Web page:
History is built into the natural and human sciences at different levels: some disciplines, such as geology and archeology, deal with phenomena that are intrinsically historical; others, such as sociology and mathematics, use their own disciplinary genealogies to create canons of classical texts or eponymous theorems; still others, most in fact, accumulate disciplinary lore—anecdotes with which to initiate novices and heroes to honor with jubilee volumes. But for some sciences history enters at the archival level: they depend on collections of data and objects in order to pursue research in the present and insure the possibility of research in the future. These are the sciences of the archives.
The type specimens enshrined by botanists, the core samples drilled by geologists, the ancient observations still referred to by astronomers, the data banks assembled by biologists, the museum collections that hold the corpora of art historians and archeologists, the parish records consulted by demographers, the voice recordings hoarded by linguists, and of course the libraries and archives visited by historians: these are the sorts of collections that define the sciences of the archives. As these examples suggest, there are sciences of the archives that study the natural as well as the human realms. The practices of collecting, classifying, and preserving are common to both, and there is no presumption that either the items collected, the institutions that preserve them, or the methods that make use of them line up along the two-culture divide. For example, the museum-based inquiry of geology, zoology, and botany may resemble art history and archeology more closely than any of these disciplines resemble the observation-based investigations of astronomy and demography. The sciences of the archives remap the divisions of knowledge in surprising ways.
Many but not all sciences of the archives study phenomena that unfold on a superhuman timescale: geology, evolutionary biology, paleoanthropology, and astronomy are obvious examples. But other data-hungry sciences of the archive, like genetics, see no need to reach back into the deep past: terabytes of information about the present will serve as well for their meta-analyses. What all sciences of the archives have in common is not past but rather future consciousness: they imagine the archives that they have taken such pains to amass and conserve as a bequest to their successors, to the archaeologists, astronomers, geneticists, geologists, and demographers of the future. To create and curate an archive is to assume disciplinary continuity, sometimes across centuries or even millennia (as when astronomers in the year 1900 decided to bequeath a complete photographic record of the sky to the astronomers of the year 3000). There is always a utopian element in the sciences of the archives, a vision of a community that will endure—and cherish the collections so carefully laid up as provisions for future research.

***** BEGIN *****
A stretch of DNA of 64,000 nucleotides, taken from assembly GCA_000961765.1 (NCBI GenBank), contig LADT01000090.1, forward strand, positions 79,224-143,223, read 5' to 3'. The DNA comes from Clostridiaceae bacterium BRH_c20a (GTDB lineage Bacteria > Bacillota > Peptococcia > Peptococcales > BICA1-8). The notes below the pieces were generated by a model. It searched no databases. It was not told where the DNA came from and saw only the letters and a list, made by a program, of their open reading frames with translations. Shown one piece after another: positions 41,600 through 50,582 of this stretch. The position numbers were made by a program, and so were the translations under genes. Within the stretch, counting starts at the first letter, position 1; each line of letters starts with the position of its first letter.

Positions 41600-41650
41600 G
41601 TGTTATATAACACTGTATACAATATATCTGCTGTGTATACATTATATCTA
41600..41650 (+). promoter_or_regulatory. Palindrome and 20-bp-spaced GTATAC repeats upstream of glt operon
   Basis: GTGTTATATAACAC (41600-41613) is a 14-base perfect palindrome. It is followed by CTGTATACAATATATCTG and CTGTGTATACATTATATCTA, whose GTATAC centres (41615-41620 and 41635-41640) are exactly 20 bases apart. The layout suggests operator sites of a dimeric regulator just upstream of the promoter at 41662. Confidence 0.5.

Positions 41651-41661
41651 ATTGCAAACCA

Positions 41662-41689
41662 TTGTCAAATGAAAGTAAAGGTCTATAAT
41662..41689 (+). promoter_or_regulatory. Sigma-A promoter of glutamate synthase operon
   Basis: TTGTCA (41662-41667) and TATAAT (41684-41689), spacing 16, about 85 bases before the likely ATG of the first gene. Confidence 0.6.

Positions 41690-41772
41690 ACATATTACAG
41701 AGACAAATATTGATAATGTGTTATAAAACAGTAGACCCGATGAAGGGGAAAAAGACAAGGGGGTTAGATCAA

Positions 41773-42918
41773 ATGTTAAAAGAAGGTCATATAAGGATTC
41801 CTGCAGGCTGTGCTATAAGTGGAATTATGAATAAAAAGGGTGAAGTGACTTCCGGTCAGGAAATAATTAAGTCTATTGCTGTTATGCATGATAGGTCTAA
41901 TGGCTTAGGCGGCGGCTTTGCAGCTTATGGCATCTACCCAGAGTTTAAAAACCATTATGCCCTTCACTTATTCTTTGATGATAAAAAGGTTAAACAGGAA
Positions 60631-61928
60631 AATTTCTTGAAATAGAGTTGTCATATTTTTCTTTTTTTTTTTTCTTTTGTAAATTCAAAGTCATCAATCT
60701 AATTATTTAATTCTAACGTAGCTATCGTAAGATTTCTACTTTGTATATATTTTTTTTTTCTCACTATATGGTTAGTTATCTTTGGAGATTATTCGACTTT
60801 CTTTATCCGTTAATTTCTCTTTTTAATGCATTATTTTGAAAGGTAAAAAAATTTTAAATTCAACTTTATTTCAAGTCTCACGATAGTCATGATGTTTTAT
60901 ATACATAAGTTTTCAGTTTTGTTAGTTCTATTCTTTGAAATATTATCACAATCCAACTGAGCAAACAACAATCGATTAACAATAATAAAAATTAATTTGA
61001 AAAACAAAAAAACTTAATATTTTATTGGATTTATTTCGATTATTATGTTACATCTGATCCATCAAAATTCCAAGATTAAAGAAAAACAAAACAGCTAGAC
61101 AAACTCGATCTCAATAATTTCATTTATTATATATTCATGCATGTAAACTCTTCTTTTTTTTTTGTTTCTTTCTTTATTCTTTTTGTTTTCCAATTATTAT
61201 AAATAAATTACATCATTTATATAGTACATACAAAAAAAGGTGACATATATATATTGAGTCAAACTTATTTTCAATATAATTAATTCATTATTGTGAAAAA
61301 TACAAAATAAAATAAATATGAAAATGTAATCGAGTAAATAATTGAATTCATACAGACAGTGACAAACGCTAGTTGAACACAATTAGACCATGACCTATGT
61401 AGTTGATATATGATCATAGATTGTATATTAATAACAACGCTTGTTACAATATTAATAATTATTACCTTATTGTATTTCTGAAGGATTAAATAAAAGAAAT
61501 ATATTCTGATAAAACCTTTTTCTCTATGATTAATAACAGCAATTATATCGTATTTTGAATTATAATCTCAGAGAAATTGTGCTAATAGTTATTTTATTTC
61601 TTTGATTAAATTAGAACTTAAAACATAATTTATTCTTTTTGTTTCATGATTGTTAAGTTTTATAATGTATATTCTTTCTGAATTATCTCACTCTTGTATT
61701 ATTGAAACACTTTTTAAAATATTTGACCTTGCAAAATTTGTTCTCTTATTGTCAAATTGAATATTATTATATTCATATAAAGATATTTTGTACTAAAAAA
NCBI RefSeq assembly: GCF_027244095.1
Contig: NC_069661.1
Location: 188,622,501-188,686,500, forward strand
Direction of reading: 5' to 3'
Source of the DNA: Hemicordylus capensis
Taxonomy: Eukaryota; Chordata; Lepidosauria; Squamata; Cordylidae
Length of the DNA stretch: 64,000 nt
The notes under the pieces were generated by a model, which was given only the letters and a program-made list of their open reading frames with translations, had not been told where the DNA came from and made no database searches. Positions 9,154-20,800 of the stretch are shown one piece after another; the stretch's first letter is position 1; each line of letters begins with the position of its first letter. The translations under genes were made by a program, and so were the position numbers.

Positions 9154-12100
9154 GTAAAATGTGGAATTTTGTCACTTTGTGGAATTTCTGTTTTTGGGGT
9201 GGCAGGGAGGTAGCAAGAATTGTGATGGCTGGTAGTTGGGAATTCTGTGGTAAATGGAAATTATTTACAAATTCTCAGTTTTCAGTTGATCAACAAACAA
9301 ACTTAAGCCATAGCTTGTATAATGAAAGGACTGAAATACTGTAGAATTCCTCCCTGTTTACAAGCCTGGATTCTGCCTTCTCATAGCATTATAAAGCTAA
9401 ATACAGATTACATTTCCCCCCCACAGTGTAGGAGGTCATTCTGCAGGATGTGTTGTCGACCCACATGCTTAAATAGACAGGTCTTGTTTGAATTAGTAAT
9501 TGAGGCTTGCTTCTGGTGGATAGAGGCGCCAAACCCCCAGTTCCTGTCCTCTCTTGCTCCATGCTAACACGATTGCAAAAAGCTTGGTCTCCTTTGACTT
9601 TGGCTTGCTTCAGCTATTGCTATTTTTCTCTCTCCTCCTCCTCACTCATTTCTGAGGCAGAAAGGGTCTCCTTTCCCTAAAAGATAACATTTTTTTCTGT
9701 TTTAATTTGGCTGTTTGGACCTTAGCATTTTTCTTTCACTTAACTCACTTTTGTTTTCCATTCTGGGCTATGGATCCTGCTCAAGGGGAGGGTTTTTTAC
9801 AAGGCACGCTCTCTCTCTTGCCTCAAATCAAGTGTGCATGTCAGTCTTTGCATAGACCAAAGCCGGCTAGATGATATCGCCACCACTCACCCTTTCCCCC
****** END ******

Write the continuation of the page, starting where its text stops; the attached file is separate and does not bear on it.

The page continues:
The Working Group on the Sciences of the Archive met in Berlin in 2013–14 with the aim of producing a collective publication. Its members were scholars who addressed significant episodes in diverse disciplines, epochs, and cultures. As always with MPIWG Working Groups, the goal of the publication was to open up, not exhaust, a new field of research that will attract other scholars to the topic by revealing its richness.